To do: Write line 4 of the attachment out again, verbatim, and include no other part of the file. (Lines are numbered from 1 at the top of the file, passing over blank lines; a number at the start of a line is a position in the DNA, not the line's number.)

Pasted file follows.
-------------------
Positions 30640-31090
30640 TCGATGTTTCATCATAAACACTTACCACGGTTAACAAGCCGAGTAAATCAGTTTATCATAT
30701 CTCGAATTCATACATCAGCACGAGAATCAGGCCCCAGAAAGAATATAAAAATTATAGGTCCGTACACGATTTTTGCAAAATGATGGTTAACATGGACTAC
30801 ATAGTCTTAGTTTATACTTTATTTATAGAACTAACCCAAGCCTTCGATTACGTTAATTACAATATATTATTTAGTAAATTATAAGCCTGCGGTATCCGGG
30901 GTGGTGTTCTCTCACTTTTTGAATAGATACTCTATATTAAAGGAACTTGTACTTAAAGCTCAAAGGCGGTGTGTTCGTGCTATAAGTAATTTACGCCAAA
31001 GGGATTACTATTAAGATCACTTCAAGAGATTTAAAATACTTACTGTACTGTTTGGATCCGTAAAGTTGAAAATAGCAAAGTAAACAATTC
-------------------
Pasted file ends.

30801 ATAGTCTTAGTTTATACTTTATTTATAGAACTAACCCAAGCCTTCGATTACGTTAATTACAATATATTATTTAGTAAATTATAAGCCTGCGGTATCCGGG